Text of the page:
Friday, June 13, 2014

A Nerdy Lutheran's Guide to Dating

I wrote the article below for the winter issue of Higher Things magazine. It was a joy to write a short piece on dating and relationships for one of my favorite Lutheran periodicals. Also, here is the Issues Etc. radio interview I did based off of this article.
There I was. Surrounded by water. The gunwales of that tiny rowboat felt like a prison wall, the oar locks were my shackles, and there was more than 200 yards of pure, mountain fresh Oregon lake water between me and freedom. I was trapped, like Admiral Ackbar. And all I could do was gaze at the glimmer of the bobbers upon the water, waiting for a bite and waiting for the awkward conversation to end.

But thankfully, I wasn’t alone. My father was in that boat with me. And as it turned out, he didn’t bring me out in the middle of that lake to be my prison warden, but because he cared. He cared enough to brave an awkward conversation with his adolescent son about dating, marriage, and sex. And so that’s what we did, or rather, he did. Honestly, I don’t remember talking all that much; my job was to listen.
Whether it was this maritime pre-pre-marital counseling session or during one of those embarrassing moments while watching a movie where my parents would pause the VCR and explain that what this man and woman were doing wasn’t good because they weren’t married – they taught me the importance of the 6th commandment. As Luther explains:
We should fear and love God so that we lead a sexually pure and decent life in what we say and do, and husband and wife love and honor each other.
Come to think of it, most of what I know about dating, marriage, and sex – especially the good and God-pleasing, Biblical things about these gifts of God – I learned from my parents. You see, that’s what dating, marriage, and sex are: gifts from God. When they’re abused, we turn God’s gifts into idols. But when they’re used in their proper context, and for the purposes God gave them, these are great joys God’s children receive from our loving, gracious heavenly Father.
Now, when it comes to dating, marriage, and sex I can’t give you a top ten tips on how to have a super-awesome dating life like Clark Kent and Lois Lane, Cyclops and Jean Grey, or Han Solo and Princess Leia. And I can’t guarantee a dramatic romance like the Doctor and Rose, Peeta and Katniss, or Ron Weasley and Hermione Granger.
In fact, I had to laugh at myself a little bit when I was preparing to write this article on dating and relationships. What could a guy who’s been married eight and half years with two children possibly have to say to you, the Lutheran youth of today? And then it came to me. I’ll pass along some of what I’ve learned from my parents, as well as a few of my nerdy friends.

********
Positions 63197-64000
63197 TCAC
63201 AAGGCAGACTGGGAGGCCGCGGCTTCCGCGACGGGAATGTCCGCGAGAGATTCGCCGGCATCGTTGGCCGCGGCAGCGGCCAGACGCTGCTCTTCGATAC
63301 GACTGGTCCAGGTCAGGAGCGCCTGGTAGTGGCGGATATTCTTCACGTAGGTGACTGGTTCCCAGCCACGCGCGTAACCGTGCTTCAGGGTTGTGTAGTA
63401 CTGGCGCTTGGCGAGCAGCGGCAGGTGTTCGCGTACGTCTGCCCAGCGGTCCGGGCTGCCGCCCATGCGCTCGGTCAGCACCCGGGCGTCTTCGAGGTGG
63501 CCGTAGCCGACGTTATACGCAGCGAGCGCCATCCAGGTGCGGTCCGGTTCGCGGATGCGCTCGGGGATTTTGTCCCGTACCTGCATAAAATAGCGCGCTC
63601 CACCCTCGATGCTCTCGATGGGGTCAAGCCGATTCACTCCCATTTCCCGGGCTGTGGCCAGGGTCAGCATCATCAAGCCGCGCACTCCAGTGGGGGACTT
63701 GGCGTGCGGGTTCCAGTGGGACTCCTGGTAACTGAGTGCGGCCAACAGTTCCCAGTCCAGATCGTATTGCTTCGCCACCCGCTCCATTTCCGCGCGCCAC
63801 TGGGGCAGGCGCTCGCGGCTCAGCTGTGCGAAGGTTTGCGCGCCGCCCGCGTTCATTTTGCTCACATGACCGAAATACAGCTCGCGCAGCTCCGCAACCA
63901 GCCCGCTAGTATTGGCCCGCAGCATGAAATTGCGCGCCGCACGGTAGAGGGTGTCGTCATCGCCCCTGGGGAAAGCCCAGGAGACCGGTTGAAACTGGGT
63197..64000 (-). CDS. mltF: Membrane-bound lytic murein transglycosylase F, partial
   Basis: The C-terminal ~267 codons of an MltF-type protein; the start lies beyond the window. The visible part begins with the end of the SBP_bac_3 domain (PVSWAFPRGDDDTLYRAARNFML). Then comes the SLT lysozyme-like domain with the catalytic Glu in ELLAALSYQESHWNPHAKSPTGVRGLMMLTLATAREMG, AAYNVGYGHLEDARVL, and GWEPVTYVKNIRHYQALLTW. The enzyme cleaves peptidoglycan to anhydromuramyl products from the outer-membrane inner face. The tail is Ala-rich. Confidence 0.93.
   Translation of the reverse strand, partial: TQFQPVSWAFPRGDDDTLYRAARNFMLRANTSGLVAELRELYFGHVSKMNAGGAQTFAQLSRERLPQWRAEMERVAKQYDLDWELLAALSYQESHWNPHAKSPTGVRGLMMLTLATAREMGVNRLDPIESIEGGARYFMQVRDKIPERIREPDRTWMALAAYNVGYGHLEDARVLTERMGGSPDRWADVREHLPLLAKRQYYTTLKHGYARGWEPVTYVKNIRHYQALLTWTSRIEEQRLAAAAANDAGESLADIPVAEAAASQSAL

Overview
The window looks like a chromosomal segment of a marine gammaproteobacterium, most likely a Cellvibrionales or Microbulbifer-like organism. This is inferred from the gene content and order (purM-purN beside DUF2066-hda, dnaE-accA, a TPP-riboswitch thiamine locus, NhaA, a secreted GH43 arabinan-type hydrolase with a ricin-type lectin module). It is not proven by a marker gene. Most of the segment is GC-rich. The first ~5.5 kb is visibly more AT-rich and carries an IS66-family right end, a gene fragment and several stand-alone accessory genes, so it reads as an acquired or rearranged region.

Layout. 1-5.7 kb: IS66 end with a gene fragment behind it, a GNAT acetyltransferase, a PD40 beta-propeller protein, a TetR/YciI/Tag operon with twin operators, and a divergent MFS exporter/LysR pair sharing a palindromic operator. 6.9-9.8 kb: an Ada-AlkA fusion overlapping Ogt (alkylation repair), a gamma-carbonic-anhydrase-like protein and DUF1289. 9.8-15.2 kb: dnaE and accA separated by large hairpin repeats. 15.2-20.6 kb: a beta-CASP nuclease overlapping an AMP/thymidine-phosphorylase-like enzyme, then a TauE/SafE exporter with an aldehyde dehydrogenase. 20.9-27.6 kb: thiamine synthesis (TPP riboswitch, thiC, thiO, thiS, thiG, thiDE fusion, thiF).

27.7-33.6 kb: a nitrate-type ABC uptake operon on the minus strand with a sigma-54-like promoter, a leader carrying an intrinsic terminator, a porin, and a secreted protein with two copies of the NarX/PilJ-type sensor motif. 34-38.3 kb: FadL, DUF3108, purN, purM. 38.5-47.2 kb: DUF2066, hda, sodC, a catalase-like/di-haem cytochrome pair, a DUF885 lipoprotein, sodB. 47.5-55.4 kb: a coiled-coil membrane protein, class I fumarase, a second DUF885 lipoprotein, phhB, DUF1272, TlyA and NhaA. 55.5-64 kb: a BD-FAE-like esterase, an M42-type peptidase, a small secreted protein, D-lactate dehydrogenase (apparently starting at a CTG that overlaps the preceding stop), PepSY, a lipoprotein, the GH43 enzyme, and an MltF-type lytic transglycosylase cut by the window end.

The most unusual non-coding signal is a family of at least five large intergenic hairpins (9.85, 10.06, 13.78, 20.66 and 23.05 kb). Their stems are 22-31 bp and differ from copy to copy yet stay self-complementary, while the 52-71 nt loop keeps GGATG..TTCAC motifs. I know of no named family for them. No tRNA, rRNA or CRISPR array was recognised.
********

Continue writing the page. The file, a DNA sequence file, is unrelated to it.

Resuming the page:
So, consider this a brief bit of advice on how to think and dare to be Lutheran when it comes to dating and relationships.
Like Harry Potter and Ginny Weasley, my parents taught me that good relationships are built upon even better friendships. It’s also good to get to know each other’s families. Let your parents meet the person and get to know them. Your parents typically have excellent radar readings on people’s character.
Like Mr. and Mrs. Potato Head, my parents taught me about fidelity to one another, which grew out of Christ’s faithfulness to them. Of course, this applies whether you’re dating or married. Remember, “I’m a married spud!”
My parents also taught me to avoid the drama, unlike Edward and Bella (sorry Twilight fans). Drama may sell movie tickets, but it’s deadly for relationships. It’s tempting to be a gossip girl…or boy. We all break the 8thcommandment. Thankfully, we have a perfect bridegroom in Christ who always speaks the best of us before our heavenly Father.
Like Mario and Princess Peach, my parents taught me how to live in humility and tireless, sacrificial love – the kind of love that goes to the ends of the earth or into Bowser’s castle to rescue you. Now, none of us can claim perfection here either. Our old sinful nature holds on to our precious sin like Gollum and the Ring of Power. Thankfully it’s not your love that sustains your love for others, whether in relationships or in the Christian Church. We love because Christ first loved us in his death and resurrection. We put others’ concerns and needs before our own because Christ did this for us on the cross.
And like Samwise and Rosie, my parents taught me the joy of contentment, especially in the gifts of God’s creation, such as dating, marriage, and sex. What could we possibly say that would express our thankfulness to God for these gifts? Amen. Gift received. We thank and praise, serve and obey Him.

So, parents, don’t be afraid to talk with your children about dating, marriage, and sex. Yes, it’ll be a little awkward. And whether or not they admit it at the time, your children want and need to hear about it all from you first. It may look like they’re just gazing off into the grainy floor boards of a poorly built watercraft, but they’re listening. I know I was.
And Lutheran youth, yes, I know it’ll feel simply dreadful, and you’ll want to run off to a galaxy far, far away or hop in the TARDIS and head anywhere in time but that moment. But your parents love you and want what’s best for you in your relationships now and when you’re married. That’s why God gave them to teach you to take you to Church, pray the Catechism with you, and instruct you in the ways you should go.
Trust me, it’s not a trap.

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